Insecticidal soaps and horticultural oils can be effective in eliminating broad mites, but they must be applied directly to the mites. Other remedies include fumigation with a pesticide or destroying infested plants. You may also introduce cannabis-friendly predators to prey on them.

Spider Mites

Spider mites are tiny arachnids that can infest cannabis plants and cause extensive damage. They are prevalent in indoor grows, where they can quickly spread from plant to plant.

Common causes of spider mite infestations include:
• Bringing plants indoors from infested outdoor grows.
• Using infested soil or grow media.
• Introducing infested clones or adult plants into a grow.
Spider mites flourish in dry environments and reproduce rapidly in hot environments.

When damaged leaves are discovered, they should be treated by spraying a mixture of alcohol and water on the affected areas. Insecticidal soaps, neem, horticultural oil, and ecotenona are some items that may be beneficial. Spider mites are known to dislike rosemary and other plant oils.

Increasing relative humidity and decreasing temperatures near plants, high-pressure water sprays can dislodge mites and damage their protective webbing. Biological control with predatory mites or other beneficial insects can help with minor infestations or prevent them altogether. Also, consider removing infested plants and debris and treating the soil with a fungicide or insecticidal concentrate.

Russet Mites

A russet mite is a tiny bug that frequently attacks marijuana plants. These insects cannot be seen with the naked eye and are not usually noticed until your plants have been severely damaged. Russet mites on cannabis start by eating the leaves near the plant’s base and continue until they eat the plant to the tip-top.

Because of their small size, russet mites frequently move by attaching themselves to clothing, various pest insects such as aphids and whiteflies, and discarded detritus. The infestation will increase faster when the windless, dry, and warm climate.

The most efficient methods for treating russet mite infestations are micronized sulfur and Trifecta Crop Control. Dilute sulfur with water and spray on the plants.

Predatory mites such as Anderson or Amblysieus mites are another natural choice. Amblyseius swirskii, Amblyseius andersoni, and Amblyseius californicus are the most widely used predators. Commercial cannabis growers have approved the effectiveness of these predators.


Mealybugs are small, soft-bodied insects covered in white, mealy wax. Mealybugs feed on plant sap and can cause leaves to turn yellow and wilt.

Common causes of infestation include stressed or unhealthy plants and poor ventilation. Mealybugs are most commonly found on the stems and leaves of plants but can also be found on the roots.

Whether your mealybug infestation is light or severe, you can begin by hand removing as many of these white fluffy bugs as possible. Fill a bucket with soapy water and separate the mealybugs with a damp towel before throwing them into the water to destroy them.

Neem oil is a potent natural therapy for many parasites and fungi, including mealybugs. For optimal results, combine it with potassium soap.

Isopropyl alcohol applied directly to the exterior shells of mealybugs is also an excellent technique to kill them. Alcohol dries off the protective coating of the white fuzzy bugs, eventually weakening and killing them.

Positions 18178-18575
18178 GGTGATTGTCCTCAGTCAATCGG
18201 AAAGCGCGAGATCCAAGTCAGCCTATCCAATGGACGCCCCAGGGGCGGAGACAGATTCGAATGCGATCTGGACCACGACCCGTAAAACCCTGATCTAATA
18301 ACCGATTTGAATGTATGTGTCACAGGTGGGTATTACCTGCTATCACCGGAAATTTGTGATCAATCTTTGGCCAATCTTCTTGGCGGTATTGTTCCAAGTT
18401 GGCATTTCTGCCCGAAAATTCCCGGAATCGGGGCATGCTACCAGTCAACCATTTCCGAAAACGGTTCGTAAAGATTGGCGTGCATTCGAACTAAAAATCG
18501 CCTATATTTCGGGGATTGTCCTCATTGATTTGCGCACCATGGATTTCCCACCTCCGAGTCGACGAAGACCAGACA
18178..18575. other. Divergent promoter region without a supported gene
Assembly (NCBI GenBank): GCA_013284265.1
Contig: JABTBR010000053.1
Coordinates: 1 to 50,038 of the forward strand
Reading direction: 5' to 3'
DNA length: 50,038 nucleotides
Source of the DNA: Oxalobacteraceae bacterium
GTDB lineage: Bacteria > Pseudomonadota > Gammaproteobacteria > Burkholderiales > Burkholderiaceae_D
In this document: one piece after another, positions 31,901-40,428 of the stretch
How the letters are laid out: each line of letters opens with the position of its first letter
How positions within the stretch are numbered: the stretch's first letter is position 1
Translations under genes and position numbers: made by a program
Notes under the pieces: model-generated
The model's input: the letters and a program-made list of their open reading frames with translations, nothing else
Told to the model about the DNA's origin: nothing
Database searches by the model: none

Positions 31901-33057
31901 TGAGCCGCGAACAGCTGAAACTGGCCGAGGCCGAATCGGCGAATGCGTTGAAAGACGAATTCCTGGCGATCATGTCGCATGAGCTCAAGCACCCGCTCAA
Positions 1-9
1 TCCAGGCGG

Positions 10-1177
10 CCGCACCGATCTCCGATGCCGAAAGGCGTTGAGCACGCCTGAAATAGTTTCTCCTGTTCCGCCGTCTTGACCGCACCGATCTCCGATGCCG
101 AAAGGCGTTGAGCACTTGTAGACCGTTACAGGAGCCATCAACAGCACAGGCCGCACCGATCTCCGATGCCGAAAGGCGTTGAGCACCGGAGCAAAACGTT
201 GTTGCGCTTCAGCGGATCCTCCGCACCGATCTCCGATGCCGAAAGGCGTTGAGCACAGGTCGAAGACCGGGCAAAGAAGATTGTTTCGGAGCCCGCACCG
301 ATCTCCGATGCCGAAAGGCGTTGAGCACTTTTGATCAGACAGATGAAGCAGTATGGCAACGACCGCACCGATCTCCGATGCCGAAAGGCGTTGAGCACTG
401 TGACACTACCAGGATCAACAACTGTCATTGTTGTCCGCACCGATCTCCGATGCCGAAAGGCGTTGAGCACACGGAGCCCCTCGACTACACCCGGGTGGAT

Caterpillars and Inchworms

Caterpillars and inchworms can infest indoor cannabis grow, but they are more common with outdoor grows. Both caterpillars and inchworms are the larvae of moths, and they can feed on cannabis leaves.

Caterpillars and inchworms mostly find their way into an indoor grow room through the ventilation system. If the grow room has cracks or holes in the ventilation system, the caterpillars and inchworms can quickly gain access. Once inside, they will start to eat away at the plants, leaving them vulnerable to other pests and diseases.

Caterpillars on cannabis plants, fortunately, are easily identified and removed by hand. Alternative treatments include spraying the plantation with pepper and garlic insecticides and introducing Trichogramma wasps or spined soldier bugs.

Azadirachtin, neem oil, and other insecticidal oils may also be beneficial. Insect barrier materials can also be employed if a severe epidemic is expected.

Fungus Gnats

Fungus gnats resemble tiny flies that buzz around cannabis plants, mainly in the soil. Their larva thrives in damp soil, frequently occurring when the topsoil remains wet for an extended period between waterings.

Fungus gnats frequently go away on their own if you allow the top inch of your soil to dry out before watering your plants each time. However, suppose you have a severe infestation. In that case, it may take weeks of appropriate watering habits to eliminate all of them unless you additionally do something to directly kill the bugs and reduce their population.

SM90, neem oil, and Food-Grade Diatomaceous Earth are ideal for any grower looking for an organic solution. Essentria IC3 Insecticide also removes fungus gnat larvae in your crop.


Leafhoppers are tiny insects the size of a grain of sand that hop from plant to plant, one leaf to the next, damaging crops. They lay their eggs on your plant’s leaves while sucking the sap. They are small, fast-moving, and agile, making them difficult to control.

They are most common in outdoor grows but can also be found indoors. Leafhoppers are most commonly found in the spring and summer months.

There are insecticidal pesticides available, but few growers want to spray their buds that will be vaping later with insecticides. Many people prefer neem oil and favour helpful predators such as the cannabis grower’s pals, the Ladybird, Lacewing, and Parasitic Wasps.


Planthoppers are tiny, sap-sucking insects that can infest indoor and outdoor cannabis grows. They are most common in humid climates and are often attracted to cannabis plants that are already stressed or weakened.